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I have a couple of 2D meshes that make a hierarchical animated model. I want to do some post-processing on it, so I decided to render this model to a texture, so that I could do the post-processing with a fragment shader while rendering it as a textured quad.

But I don't suppose that it would be very smart to have the render texture's size as large as the entire screen for every layer that I'd like to compose – it would be nicer if I could use a smaller render texture, just big enough to fit every element of my hierarchical model, right?

But how am I supposed to know the size of the render target before I actually render it?

Is there any way to figure out the bounding rectangle of a transformed mesh?
(Keep in mind that the model is hierarchical, so there might be multiple meshes translated/rotated/scaled to their proper positions during rendering to make the final result.)

I mean, sure, I could transform all the vertices of my meshes myself to get their world space / screen space coordinates and then take their minima / maxima in both directions to get the size of the image required. But isn't that what vertex shaders were supposed to to so that I wouldn't have to calculate that myself on the CPU? (I mean, if I have to transform everything myself anyway, what's the point of having a vertex shader in the first place? :q )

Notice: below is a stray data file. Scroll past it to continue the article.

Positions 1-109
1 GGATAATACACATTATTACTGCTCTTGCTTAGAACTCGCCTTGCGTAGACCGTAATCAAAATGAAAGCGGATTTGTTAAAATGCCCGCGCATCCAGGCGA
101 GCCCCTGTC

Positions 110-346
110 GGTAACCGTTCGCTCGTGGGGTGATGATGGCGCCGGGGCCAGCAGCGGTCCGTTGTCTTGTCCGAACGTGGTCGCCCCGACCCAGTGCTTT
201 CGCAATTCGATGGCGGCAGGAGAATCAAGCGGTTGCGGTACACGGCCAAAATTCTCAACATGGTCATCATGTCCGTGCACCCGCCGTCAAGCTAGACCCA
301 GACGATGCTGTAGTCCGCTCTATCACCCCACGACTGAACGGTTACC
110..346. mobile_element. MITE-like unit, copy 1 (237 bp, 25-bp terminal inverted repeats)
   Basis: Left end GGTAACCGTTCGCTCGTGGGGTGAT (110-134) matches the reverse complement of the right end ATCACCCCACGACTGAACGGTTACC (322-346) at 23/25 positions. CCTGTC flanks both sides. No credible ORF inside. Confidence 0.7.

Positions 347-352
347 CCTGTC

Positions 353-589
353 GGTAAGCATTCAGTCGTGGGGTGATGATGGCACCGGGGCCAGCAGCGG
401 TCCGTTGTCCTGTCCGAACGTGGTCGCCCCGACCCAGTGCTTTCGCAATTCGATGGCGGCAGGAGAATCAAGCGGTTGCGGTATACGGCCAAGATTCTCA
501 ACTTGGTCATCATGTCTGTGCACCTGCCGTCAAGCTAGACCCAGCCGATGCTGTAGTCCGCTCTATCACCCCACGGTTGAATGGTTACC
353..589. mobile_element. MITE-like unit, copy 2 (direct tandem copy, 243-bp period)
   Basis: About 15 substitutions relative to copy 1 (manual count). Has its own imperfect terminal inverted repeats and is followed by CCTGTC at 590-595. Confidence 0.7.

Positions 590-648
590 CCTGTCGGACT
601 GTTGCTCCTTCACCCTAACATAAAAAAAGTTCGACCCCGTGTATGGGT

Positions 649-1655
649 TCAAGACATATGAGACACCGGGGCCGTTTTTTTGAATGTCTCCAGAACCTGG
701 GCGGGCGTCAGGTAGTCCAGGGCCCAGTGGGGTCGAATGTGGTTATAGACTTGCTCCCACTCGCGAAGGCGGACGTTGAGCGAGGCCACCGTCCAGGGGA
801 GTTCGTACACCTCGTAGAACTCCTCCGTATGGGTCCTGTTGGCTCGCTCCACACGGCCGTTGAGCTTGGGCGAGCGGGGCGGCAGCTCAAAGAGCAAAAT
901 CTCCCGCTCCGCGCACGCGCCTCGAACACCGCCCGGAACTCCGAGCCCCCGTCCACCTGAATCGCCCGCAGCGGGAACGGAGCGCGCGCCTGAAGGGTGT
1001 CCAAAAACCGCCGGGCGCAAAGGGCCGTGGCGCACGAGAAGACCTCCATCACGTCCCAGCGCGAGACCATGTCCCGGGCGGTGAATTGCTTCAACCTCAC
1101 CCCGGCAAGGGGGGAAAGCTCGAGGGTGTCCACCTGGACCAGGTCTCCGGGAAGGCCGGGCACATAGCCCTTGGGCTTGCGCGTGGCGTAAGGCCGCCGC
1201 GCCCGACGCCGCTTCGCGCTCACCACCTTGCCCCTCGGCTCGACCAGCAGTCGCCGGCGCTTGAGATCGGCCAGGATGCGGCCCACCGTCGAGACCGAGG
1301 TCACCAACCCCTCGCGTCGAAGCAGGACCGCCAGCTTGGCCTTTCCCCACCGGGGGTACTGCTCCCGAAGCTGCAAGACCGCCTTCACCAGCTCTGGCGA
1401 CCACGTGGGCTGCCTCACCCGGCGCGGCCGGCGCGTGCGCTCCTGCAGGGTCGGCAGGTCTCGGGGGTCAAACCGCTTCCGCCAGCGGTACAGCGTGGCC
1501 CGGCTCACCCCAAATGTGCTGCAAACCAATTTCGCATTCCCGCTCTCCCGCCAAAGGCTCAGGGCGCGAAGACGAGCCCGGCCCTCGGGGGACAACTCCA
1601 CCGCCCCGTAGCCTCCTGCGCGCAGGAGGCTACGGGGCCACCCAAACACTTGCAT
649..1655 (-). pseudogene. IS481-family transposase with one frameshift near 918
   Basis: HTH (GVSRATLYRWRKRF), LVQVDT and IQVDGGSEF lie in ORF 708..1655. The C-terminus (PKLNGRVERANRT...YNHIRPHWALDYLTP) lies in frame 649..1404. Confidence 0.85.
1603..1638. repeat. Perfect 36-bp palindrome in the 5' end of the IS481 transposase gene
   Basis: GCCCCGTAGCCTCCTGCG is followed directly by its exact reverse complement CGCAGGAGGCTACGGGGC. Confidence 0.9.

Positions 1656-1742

It would be nice if I could just pass those meshes through the vertex shader first somehow without rasterizing it yet, just to let the vertex shader transform those vertices for me, then get their min/max extents and create a render texture of that particular size, and only after that let the fragment shader rasterize those vertices into that texture. Is such thing possible to do though? If it isn't, then what would be a better way to do that? Is rendering the entire screen for each composition layer my only option?

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  • \$\begingroup\$ Have you considered computing your bounds approximately by transforming only the bounding box or bounding circle of each part, rather than every vertex? \$\endgroup\$ – DMGregory Oct 29 '20 at 12:38
  • \$\begingroup\$ Yes. And although it would indeed reduce the number of vertices to transform, it's still something that should rather be done by the vertex shader. So I wonder if this could be done by the GPU instead of CPU. \$\endgroup\$ – SasQ Oct 29 '20 at 13:46
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    \$\begingroup\$ Computing approximate bounds is actually something we do very frequently on the CPU, so that we can apply frustum culling and avoid sending work to the GPU at all for objects that are off-screen. \$\endgroup\$ – DMGregory Oct 29 '20 at 13:54
  • \$\begingroup\$ If you computed this on the GPU you'd need to read it back to the CPU to create your texture. The readback is going to make it at least an order of magnitude slower than just computing it on the CPU. \$\endgroup\$ – Maximus Minimus Oct 31 '20 at 13:59

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